Physical fitness: Physical fitness is another important skill for private investigators. This is because they often need to be in good shape to keep up with their clients and perform their duties. For example, they may need to follow a person or group for long periods of time, which requires them to be physically fit.

Private Investigator Work Environment

Private investigators typically work long hours, including evenings and weekends. They often work on several cases at the same time and must be able to juggle many balls in the air. The work can be stressful and dangerous, and investigators must be able to think on their feet and handle surprises. They also need to be able to deal with rejection, since many leads will not pan out. Private investigators who work for insurance companies or law firms may have regular office hours. However, those who are self-employed or work for private detective agencies often set their own hours and work as much as necessary to get the job done.

Private Investigator Trends

Here are three trends influencing how private investigators work. Private investigators will need to stay up-to-date on these developments to keep their skills relevant and maintain a competitive advantage in the workplace.

The Growth of Digital Investigations

The growth of digital investigations is a trend that is quickly changing the private investigation industry. As more and more data is stored online, investigators are turning to digital methods to find evidence of wrongdoing.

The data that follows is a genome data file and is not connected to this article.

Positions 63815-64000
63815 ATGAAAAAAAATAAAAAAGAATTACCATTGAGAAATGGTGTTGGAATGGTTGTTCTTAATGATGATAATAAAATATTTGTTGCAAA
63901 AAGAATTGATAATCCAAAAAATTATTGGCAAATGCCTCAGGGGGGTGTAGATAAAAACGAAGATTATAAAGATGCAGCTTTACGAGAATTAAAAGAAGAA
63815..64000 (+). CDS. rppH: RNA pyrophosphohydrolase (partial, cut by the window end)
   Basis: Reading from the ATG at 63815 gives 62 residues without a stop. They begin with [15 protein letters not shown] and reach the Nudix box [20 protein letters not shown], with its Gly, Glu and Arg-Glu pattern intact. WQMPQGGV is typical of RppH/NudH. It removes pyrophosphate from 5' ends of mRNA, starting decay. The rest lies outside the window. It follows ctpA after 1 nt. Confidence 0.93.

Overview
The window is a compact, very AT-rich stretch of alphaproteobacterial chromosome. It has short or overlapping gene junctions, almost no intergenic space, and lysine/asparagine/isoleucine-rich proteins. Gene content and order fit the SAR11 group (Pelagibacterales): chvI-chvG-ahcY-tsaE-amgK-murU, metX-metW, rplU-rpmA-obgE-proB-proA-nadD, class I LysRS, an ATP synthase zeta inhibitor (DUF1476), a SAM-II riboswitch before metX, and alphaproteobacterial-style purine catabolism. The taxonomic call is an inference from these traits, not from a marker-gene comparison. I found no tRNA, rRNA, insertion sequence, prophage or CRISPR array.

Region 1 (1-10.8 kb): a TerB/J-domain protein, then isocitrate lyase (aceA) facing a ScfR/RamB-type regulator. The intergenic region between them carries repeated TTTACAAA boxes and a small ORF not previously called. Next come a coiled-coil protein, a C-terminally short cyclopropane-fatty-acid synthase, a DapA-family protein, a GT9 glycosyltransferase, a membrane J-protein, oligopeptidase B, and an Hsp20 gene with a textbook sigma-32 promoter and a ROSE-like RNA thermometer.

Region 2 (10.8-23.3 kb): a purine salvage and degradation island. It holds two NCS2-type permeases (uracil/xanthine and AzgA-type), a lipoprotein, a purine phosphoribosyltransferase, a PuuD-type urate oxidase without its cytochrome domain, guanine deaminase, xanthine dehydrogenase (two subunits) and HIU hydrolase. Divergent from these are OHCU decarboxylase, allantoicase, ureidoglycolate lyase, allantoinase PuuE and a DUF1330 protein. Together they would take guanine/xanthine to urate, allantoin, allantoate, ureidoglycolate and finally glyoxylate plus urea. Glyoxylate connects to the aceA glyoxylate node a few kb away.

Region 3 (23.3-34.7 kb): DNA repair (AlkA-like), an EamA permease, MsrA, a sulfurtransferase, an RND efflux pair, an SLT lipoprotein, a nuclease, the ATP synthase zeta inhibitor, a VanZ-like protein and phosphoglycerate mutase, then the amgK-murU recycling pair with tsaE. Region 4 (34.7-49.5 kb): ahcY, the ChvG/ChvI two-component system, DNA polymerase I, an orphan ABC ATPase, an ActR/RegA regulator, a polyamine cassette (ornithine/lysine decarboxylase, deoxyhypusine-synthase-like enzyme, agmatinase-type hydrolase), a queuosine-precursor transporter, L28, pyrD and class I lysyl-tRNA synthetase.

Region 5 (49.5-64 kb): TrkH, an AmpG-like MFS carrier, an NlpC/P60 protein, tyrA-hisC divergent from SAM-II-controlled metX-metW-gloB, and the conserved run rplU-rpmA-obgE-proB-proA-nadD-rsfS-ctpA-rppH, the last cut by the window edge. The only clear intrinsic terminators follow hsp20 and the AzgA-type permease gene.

This trend is creating opportunities for private investigators who are skilled in digital investigations. They can help businesses and individuals find information that is hidden in the vastness of the internet. In addition, they can also help protect against cybercrime by identifying vulnerabilities and providing security solutions.

More Use of Technology in Investigations

As technology advances, so does the use of technology in investigations. This means that private investigators will need to be familiar with new technologies in order to stay competitive.

One example of this trend is the increasing use of drones in surveillance work. Drones allow investigators to get a bird’s-eye view of a location without being seen, which can be very helpful in some cases. Additionally, many drones come equipped with cameras that can record video or take photos.